Archive for the Category: English

Closing out

On some podcasts I listen to, I’ve noticed that the presenters use the phrase close out when talking about the end of the show. For example, they say things like “Finally we will close out with an item about …”, or “It’s now time to close out the show.” To my British ears this expression […]

Also posted in Language, Words and phrases 3 Comments

Mysterious abbreviations (MABs)

Recently I’ve noticed the abbreviation MSM appearing in some of the articles I read online. When I first saw it I guessed it had something to do with Microsoft – maybe Microsoft Media, or something like that. Eventually I worked out that it stood for mainstream media. According to Wiktionary, MSM can also stand for […]

Also posted in Language 2 Comments

Nature service

Yesterday I went to see the ankle specialist at the local hospital,. He said that my ankle has healed well and just needs a bit of physiotherapy. I can start to wean myself off the orthopedic boot, using it less and less each day, and crutches as well. I didn’t wear the boot yesterday afternoon, […]

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Calabooses, digging and beds

I came across the word calaboose in a book I read recently and as I couldn’t work out its meaning from the context I had to look it up. I also like the sound of it, so thought I’d write about it. A calaboose is an informal American term for a prison or jail. It […]

Also posted in Etymology, Language, Latin, Proto-Indo-European, Spanish, Words and phrases 1 Comment

Writing Systems of the World Comparison Chart

Today we have a guest post by Matt Baker I remember the day when, as a child, I first discovered a writing system other than English. I was flipping through an encylopedia (this was the 1980’s, pre-Google) and noticed that, at the beginning of the “A” section, there was a little chart that showed the […]

Also posted in Language, Writing 1 Comment

Working like a horse

The other day I learnt an interesting Russian idiom (via Duolingo) – Работать как лошадь [rɐˈbotətʲ kak ˈloʂətʲ], which means literally “to work like a horse”, and is used to indicate that you are working hard. For example, Сегодня я работаю как лошадь (Today I am working like a horse). You can also work like […]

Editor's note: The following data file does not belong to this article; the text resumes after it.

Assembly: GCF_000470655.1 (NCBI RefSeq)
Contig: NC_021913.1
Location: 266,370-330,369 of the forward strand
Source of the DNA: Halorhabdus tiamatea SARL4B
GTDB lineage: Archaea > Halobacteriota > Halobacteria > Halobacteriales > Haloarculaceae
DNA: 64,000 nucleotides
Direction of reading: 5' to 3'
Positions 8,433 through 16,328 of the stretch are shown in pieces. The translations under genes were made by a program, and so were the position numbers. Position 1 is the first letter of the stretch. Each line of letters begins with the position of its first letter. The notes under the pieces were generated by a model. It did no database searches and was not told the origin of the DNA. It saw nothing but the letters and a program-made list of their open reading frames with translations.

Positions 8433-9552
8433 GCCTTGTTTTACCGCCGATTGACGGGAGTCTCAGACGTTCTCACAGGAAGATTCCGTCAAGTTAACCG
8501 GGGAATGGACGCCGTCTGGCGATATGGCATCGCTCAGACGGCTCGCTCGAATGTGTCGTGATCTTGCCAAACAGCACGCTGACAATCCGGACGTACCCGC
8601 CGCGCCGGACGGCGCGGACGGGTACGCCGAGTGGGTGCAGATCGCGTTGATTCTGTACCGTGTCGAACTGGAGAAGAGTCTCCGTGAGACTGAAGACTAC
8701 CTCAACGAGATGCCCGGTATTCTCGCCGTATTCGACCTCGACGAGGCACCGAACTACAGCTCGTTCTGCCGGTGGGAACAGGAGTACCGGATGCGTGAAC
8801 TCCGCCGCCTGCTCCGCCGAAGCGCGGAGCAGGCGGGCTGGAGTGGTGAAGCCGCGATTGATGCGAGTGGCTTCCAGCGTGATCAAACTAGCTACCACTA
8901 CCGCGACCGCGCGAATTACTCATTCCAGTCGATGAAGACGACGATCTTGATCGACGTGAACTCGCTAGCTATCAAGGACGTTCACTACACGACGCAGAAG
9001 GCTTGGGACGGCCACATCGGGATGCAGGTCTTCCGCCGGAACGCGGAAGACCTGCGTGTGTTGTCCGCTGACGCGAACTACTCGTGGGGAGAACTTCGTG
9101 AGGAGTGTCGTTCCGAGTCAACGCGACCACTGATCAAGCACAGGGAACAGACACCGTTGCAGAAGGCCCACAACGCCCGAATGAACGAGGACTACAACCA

Also posted in Hebrew, Idioms, Italian, Language, Russian, Words and phrases 1 Comment

Flutes and buckles

Six weeks ago today I had a slight mishap while ice skating in London, and managed to dislocate and fracture my ankle – both the tibia (shin bone) and fibula (calf bone). The word tibia comes from the Latin tībia (shin bone, leg). It originally referred to a stalk, or reed pipe, and came to […]

Also posted in Etymology, General, Greek, Language, Latin 3 Comments

Chinese learning tools

This is a guest post by Dimitrios Polychronopoulos When I first started studying Chinese, in Taiwan, back in 1993, I started with the Mandarin phonetic alphabet and traditional characters. Primarily I used bopomofo to learn how to read, in the same way a Taiwanese child learns growing up on the island. Then just more than […]

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When your gran is your granddad

In a book I’m reading at the moment – Border Country by Raymond Williams – one of the characters calls his grandfather ‘Gran‘, which strikes me as unusally. To me gran could only refer to a grandmother. Does it seem strange to you? I only remember one of my grandparents – my dad’s mum – […]

Also posted in Language, Welsh, Words and phrases 5 Comments

Playing games

In English you play a game, but you don’t play a play. In Russian the words for to play and game come from the same root: играть (to play) and игра (game). To play a game is играть в игру. I already knew the verb играть, but didn’t know that the word for a game […]

Also posted in Czech, Etymology, Language, Russian, Slovak, Words and phrases Comments Off on Playing games
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